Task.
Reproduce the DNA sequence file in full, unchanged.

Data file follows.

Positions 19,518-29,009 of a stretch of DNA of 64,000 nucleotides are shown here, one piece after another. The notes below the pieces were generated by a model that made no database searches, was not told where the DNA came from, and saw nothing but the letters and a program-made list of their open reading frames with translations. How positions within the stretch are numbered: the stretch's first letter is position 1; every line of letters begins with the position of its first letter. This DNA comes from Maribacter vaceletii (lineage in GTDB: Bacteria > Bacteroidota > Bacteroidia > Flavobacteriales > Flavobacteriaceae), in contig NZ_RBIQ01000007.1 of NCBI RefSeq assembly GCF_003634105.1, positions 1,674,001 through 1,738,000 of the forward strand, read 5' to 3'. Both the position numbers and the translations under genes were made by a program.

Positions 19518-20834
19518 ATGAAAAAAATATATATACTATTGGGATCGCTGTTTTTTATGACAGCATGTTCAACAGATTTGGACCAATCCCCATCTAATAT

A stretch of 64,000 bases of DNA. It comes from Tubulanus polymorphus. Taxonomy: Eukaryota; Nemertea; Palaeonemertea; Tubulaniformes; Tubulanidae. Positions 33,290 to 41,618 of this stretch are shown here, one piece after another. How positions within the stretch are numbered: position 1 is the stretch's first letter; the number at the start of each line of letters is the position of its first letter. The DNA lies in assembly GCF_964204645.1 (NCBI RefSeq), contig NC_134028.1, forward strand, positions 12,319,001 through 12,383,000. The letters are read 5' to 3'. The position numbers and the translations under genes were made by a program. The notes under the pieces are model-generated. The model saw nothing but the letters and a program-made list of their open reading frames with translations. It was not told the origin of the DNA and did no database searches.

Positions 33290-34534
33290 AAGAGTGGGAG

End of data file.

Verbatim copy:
Positions 19,518-29,009 of a stretch of DNA of 64,000 nucleotides are shown here, one piece after another. The notes below the pieces were generated by a model that made no database searches, was not told where the DNA came from, and saw nothing but the letters and a program-made list of their open reading frames with translations. How positions within the stretch are numbered: the stretch's first letter is position 1; every line of letters begins with the position of its first letter. This DNA comes from Maribacter vaceletii (lineage in GTDB: Bacteria > Bacteroidota > Bacteroidia > Flavobacteriales > Flavobacteriaceae), in contig NZ_RBIQ01000007.1 of NCBI RefSeq assembly GCF_003634105.1, positions 1,674,001 through 1,738,000 of the forward strand, read 5' to 3'. Both the position numbers and the translations under genes were made by a program.

Positions 19518-20834
19518 ATGAAAAAAATATATATACTATTGGGATCGCTGTTTTTTATGACAGCATGTTCAACAGATTTGGACCAATCCCCATCTAATAT

A stretch of 64,000 bases of DNA. It comes from Tubulanus polymorphus. Taxonomy: Eukaryota; Nemertea; Palaeonemertea; Tubulaniformes; Tubulanidae. Positions 33,290 to 41,618 of this stretch are shown here, one piece after another. How positions within the stretch are numbered: position 1 is the stretch's first letter; the number at the start of each line of letters is the position of its first letter. The DNA lies in assembly GCF_964204645.1 (NCBI RefSeq), contig NC_134028.1, forward strand, positions 12,319,001 through 12,383,000. The letters are read 5' to 3'. The position numbers and the translations under genes were made by a program. The notes under the pieces are model-generated. The model saw nothing but the letters and a program-made list of their open reading frames with translations. It was not told the origin of the DNA and did no database searches.

Positions 33290-34534
33290 AAGAGTGGGAG